Here are a few examples of headlines over recent weeks:

» ”Republicans exploit coronavirus to restrict abortions” — Los Angeles Times

» ”The coronavirus becomes an excuse to restrict abortions” — The New York Times

» ”Texas women forced to travel 20 times farther for abortion under coronavirus ban.” — The Hill

Five states — Texas, Ohio, Alabama, Iowa and Mississippi — that are prohibiting nonessential medical procedures during the novel coronavirus pandemic have included abortion on that list.

These measures have been taken with one objective in mind: saving lives. To suggest otherwise is cynical and obscene.

The logic is straightforward. There is a dire shortage of medical equipment, facilities and personnel. Plus, most states have mandated social distancing to arrest the spread of infection — requirements that would be impossible to adhere to in abortion clinics.

It so happens that halting abortion saves the lives of unborn children. This is always true. But prohibiting needed supplies from being tied up and enforcing distance also will save the lives of Americans under threat of the virus.

Abortion providers in Texas, led by Planned Parenthood, the nation’s largest abortion provider, filed suit against the state’s decision to restrict abortion under these circumstances. Their claim was upheld in federal District Court, and permission for abortions was restored. However, the state appealed the decision, and the Appeals Court reversed the decision and restored the restriction, pending a hearing April 13.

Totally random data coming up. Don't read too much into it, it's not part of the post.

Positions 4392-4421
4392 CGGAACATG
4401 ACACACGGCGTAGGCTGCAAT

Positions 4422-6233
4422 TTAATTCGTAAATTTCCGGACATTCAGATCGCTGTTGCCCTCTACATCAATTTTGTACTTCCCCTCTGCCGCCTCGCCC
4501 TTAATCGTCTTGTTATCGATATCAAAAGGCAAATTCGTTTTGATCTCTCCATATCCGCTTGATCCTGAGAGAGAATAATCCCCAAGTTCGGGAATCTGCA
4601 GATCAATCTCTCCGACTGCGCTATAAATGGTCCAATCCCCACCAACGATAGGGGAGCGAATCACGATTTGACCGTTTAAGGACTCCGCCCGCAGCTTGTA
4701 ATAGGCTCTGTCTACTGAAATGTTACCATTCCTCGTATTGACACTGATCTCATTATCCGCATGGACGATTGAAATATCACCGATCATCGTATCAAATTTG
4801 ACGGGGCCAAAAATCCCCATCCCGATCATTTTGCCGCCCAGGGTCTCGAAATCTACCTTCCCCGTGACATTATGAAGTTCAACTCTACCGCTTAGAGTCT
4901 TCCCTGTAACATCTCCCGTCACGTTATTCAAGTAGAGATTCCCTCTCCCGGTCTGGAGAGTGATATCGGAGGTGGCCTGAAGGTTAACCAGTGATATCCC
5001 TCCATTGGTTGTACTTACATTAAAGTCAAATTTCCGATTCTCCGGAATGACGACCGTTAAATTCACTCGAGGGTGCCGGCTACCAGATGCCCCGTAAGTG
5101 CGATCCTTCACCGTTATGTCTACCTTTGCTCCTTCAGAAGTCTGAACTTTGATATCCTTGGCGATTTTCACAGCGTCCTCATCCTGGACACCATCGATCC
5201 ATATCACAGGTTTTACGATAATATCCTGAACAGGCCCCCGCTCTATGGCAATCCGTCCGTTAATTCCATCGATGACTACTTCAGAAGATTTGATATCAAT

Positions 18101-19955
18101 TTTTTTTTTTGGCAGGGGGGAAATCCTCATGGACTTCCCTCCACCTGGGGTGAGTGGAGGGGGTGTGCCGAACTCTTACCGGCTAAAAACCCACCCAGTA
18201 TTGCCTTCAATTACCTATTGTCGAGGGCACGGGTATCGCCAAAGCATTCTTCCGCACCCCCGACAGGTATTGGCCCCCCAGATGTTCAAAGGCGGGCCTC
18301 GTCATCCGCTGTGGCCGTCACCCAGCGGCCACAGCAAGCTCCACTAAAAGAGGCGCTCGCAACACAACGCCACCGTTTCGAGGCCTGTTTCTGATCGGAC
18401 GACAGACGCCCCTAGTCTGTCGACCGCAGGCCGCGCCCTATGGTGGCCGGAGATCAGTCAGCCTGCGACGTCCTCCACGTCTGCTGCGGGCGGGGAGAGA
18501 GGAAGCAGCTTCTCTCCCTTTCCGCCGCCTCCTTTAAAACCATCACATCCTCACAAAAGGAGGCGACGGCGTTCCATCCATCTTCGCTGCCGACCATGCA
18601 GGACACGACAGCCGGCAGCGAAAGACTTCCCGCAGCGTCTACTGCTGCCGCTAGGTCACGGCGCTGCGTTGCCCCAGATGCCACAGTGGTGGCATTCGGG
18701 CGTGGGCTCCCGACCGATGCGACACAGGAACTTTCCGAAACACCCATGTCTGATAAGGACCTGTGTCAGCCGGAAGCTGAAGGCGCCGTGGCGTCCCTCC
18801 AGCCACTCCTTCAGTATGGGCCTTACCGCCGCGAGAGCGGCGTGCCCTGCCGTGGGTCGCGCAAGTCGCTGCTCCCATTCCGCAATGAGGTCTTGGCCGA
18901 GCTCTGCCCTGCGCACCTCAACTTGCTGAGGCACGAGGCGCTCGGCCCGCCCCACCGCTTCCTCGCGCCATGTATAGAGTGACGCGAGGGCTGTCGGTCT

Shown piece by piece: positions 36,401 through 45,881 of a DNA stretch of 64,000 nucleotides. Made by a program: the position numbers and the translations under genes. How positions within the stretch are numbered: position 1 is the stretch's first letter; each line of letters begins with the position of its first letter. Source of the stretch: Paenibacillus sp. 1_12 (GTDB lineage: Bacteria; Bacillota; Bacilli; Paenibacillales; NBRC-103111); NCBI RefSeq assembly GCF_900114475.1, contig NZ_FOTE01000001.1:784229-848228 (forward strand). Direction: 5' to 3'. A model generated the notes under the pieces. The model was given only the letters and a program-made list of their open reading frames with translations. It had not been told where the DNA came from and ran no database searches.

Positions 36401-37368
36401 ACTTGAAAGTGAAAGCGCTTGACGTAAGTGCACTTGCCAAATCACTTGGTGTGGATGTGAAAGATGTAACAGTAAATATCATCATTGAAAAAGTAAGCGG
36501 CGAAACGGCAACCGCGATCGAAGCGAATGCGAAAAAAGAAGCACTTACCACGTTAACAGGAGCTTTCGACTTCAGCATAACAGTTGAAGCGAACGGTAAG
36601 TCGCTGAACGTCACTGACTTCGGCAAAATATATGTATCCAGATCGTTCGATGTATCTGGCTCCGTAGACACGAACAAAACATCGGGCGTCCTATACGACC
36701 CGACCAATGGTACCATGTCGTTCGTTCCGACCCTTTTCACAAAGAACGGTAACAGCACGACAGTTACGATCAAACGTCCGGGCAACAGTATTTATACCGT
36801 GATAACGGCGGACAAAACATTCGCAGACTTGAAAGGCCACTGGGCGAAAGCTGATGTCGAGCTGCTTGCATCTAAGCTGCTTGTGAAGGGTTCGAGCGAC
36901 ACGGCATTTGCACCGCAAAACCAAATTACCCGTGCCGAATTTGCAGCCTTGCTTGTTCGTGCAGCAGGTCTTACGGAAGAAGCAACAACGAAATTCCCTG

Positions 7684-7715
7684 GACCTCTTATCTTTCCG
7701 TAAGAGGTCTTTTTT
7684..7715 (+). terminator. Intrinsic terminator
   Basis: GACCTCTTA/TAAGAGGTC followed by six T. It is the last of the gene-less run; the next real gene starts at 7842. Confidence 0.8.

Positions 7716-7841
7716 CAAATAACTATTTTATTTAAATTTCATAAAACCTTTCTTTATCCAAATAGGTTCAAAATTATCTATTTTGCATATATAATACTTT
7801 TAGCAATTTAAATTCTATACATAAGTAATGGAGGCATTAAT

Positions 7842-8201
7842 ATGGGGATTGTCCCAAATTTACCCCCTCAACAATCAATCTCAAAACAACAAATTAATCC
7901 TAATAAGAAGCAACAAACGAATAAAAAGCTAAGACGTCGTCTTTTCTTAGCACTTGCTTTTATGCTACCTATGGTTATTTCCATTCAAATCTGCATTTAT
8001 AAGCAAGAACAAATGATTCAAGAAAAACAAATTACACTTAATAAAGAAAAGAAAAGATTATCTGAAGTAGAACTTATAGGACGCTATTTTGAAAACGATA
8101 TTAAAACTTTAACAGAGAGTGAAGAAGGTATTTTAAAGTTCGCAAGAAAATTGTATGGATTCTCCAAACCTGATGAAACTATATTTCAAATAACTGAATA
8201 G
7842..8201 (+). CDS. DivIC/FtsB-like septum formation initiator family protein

New York Attorney General Letitia James was interviewed on National Public Radio to discuss her efforts to organize opposition to efforts to include abortion as a prohibited, nonessential procedure during this crisis.

Per James, New York and 17 other states have filed an amicus brief to support Texas abortion providers’ efforts to restore permissibility of abortion.

“This ban does nothing, nothing to prevent the transmission of the coronavirus,” James said. “Texas is doing nothing more than using this pandemic as an excuse to trespass on the rights of women and to treat them like second-class citizens.”

This comes from the attorney general of the state with the nation’s highest abortion rate — and the nation’s gravest challenges during this COVID-19 crisis.

How is it that James finds time to challenge how Texas is managing its fight against the coronavirus when her own state cannot manage its crisis?

As of this writing, there were 123,018 coronavirus cases in New York, amounting to 37% of all cases in the U.S. In Texas, there are 7,045. New York has 6,324 cases per million people. Texas has 243 per million.

The fatality rate in New York among confirmed cases is 3.38% compared with a fatality rate in Texas of 1.89%.

It should be clear that James shouldn’t be criticizing how those in Texas or any other state are dealing with the pandemic, given that there is no place more out of control than New York.

In the best of circumstances, personal or national crises should be a time of growth and learning. They should bring out the best in us rather than the worst.

I wish Americans would be equally shocked hearing that almost a million unborn children are destroyed in the womb every year as they are shocked hearing an estimated 100,000 to 240,000 will die from the coronavirus scourge.

You would think times like these would inspire humility and reverence for the miracle of life. Challenges like these should make us better Americans and better people.

But, apparently, things have become so coarse that that’s not happening in many circles. It certainly doesn’t seem to be happening in New York.

Maybe one day we’ll grow. Meanwhile, the focus should be on saving lives, born and unborn.

Star Parker is president of the

Center for Urban Renewal and Education.

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